Daily Telegraph Cryptic No 27924
Hints and tips by Miffypops
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BD Rating – Difficulty *** – Enjoyment ***
Miffypops has had to go out before he was able to finish his review – I’m sure he will be able to add a prologue on his return. BD
Too right I will BD. Many a tear has to fall, But it’s all in the game. My team won on Saturday afternoon and my other team lost on Saturday night. I had a very liquid day yesterday at The Argentina v Tonga game in Leicester. Saint Sharon really is a Saint. Rufus has upped the difficulty scale today. Not by much but I found the last couple tricky.>
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1a Taking money out for retirement (10)
WITHDRAWAL: The act of taking money out of one’s account or the ceasing of partaking in an activity.
6a Join me as ordered (4)
SEAM: Anagram number one. ME AS is the fodder. Ordered is the anagram indicator.
10a Had an inclination and worked in the garden (5)
RAKED: This clue sent me off down memory lane to my engineering apprenticeship and the angles used for cutting tools. Also to have used a gardening tool.
11a Willie Winkie’s running gear (9)
Wee Willie Winkie runs through the town,
Up stairs and down stairs in his night-gown,
Tapping at the window, crying at the lock,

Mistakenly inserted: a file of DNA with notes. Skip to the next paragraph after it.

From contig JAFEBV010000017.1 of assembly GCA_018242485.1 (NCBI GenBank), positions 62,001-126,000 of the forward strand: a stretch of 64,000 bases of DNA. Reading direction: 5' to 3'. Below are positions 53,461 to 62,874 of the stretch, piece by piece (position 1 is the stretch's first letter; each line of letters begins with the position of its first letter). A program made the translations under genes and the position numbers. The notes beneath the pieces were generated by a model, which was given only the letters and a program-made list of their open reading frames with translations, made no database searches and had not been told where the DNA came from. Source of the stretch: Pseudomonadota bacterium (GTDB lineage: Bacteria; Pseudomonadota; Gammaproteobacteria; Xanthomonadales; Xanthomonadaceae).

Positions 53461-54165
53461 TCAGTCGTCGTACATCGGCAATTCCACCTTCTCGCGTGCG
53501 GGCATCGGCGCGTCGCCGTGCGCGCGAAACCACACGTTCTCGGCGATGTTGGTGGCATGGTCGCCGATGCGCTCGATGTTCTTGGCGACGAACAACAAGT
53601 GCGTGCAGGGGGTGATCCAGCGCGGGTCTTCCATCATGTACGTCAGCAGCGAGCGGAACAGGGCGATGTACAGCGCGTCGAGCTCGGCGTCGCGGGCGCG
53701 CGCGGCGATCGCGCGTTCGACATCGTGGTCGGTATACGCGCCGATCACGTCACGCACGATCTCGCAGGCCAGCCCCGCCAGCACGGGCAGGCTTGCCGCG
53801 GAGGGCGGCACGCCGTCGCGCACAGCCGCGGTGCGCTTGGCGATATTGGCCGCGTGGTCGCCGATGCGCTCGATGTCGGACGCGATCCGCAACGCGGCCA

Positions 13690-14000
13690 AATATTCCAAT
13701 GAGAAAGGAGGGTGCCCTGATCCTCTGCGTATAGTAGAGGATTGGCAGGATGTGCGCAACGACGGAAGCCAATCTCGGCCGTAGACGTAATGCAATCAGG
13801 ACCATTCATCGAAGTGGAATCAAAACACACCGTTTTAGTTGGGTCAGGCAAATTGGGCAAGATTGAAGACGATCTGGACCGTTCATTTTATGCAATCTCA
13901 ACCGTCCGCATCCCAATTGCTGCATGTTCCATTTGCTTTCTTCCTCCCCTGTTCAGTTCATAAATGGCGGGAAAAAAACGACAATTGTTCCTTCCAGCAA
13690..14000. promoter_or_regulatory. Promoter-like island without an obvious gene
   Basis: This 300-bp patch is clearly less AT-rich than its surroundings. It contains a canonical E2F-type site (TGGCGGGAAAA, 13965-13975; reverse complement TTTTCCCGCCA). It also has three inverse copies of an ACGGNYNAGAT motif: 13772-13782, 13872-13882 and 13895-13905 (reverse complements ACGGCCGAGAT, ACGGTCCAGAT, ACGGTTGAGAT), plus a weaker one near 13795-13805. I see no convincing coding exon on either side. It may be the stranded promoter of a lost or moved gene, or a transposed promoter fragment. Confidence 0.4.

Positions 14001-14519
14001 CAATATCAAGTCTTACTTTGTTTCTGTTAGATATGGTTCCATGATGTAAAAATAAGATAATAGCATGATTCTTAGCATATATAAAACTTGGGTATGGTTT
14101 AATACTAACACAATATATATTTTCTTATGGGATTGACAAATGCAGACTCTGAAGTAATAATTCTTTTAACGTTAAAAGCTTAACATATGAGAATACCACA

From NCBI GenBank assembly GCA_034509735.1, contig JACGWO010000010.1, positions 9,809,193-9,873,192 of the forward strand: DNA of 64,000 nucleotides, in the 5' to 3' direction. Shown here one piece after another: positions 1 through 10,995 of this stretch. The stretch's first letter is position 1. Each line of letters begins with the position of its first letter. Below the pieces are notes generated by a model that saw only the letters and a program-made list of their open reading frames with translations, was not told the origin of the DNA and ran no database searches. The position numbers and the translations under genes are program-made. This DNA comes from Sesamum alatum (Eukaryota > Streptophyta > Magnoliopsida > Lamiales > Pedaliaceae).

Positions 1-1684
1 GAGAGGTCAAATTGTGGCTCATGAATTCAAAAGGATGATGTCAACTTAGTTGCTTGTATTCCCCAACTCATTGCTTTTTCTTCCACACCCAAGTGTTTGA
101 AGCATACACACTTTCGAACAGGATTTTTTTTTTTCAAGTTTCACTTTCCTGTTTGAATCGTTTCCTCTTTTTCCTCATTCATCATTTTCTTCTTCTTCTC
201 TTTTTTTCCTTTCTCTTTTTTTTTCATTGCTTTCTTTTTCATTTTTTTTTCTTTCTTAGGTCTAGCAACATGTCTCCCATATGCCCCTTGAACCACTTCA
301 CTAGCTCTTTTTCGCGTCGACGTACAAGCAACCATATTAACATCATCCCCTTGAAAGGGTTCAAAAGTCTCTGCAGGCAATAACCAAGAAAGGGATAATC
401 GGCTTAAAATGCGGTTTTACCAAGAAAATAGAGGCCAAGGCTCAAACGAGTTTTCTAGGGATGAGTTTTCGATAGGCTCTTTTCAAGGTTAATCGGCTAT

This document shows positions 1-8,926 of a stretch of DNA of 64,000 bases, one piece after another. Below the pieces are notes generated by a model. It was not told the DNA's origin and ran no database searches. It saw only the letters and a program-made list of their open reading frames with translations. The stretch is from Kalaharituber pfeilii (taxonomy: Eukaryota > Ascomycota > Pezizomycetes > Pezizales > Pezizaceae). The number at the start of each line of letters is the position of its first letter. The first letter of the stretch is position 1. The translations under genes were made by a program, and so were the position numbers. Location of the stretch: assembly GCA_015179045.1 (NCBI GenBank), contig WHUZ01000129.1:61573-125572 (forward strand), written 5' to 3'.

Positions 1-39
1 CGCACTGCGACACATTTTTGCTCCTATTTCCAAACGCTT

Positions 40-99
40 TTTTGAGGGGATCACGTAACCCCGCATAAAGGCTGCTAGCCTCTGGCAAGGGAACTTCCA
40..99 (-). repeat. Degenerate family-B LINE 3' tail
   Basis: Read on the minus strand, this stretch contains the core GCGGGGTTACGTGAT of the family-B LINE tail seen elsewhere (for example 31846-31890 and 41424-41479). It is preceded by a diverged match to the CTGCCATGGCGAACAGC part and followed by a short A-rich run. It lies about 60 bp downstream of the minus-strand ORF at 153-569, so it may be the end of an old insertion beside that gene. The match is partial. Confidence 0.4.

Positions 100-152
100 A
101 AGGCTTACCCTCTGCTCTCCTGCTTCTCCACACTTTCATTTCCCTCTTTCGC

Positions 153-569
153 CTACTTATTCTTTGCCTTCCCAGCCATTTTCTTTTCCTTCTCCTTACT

Are the children in their bed, for it’s past ten o’clock?
Hey, Willie Winkie, are you coming in?
The cat is singing purring sounds to the sleeping hen,
The dog’s spread out on the floor, and doesn’t give a cheep,
But here’s a wakeful little boy who will not fall asleep!
Anything but sleep, you rogue! glowering like the moon,’
Rattling in an iron jug with an iron spoon,
Rumbling, tumbling round about, crowing like a cock,
Shrieking like I don’t know what, waking sleeping folk.
Hey, Willie Winkie – the child’s in a creel!
Wriggling from everyone’s knee like an eel,
Tugging at the cat’s ear, and confusing all her thrums
Hey, Willie Winkie – see, there he comes!”
Weary is the mother who has a dusty child,
A small short little child, who can’t run on his own,
Who always has a battle with sleep before he’ll close an eye
But a kiss from his rosy lips gives strength anew to me.
12a Co-operate in production of drama and dance (4,4)
PLAY BALL: A drama like the one what Ernie Wise wrote and a formal dance will give a phrase meaning to work willingly with others
13a Wide awake for a siren call (5)
ALERT: A double definition. Need I say more?
15a Scholar takes ages, with total backing (7)
ERASMUS: This scholar wrote in a pure Latin style and lived from 1466 to 1536 which is way before my time. To find him out use a four letter word that means ages or lots of years. Not EONS, the other one and add a three letter word that means the total amount resulting from the addition of two or more numbers but reversed as indicated by the word backing. Golly bongs. What a lot of words to hint at an answer consisting of only seven letters
17a Stuffy complaint (7)
CATARRH: This complaint is an excessive discharge or build-up of mucus in the nose or throat, associated with inflammation of the mucous membrane. Not really want we want to be thinking about on a Monday morning is it?
19a One about to settle in the country (7)
IRELAND: Use the letter that looks like the number 1, the usual crosswordland suspect for about ( there are two abouts, the circa one is not it this time ) then add a verb meaning to come down through the air and rest on the ground or another surface
21a Business worry (7)
CONCERN; another double definition.
22a Peg possibly owed a pound (5)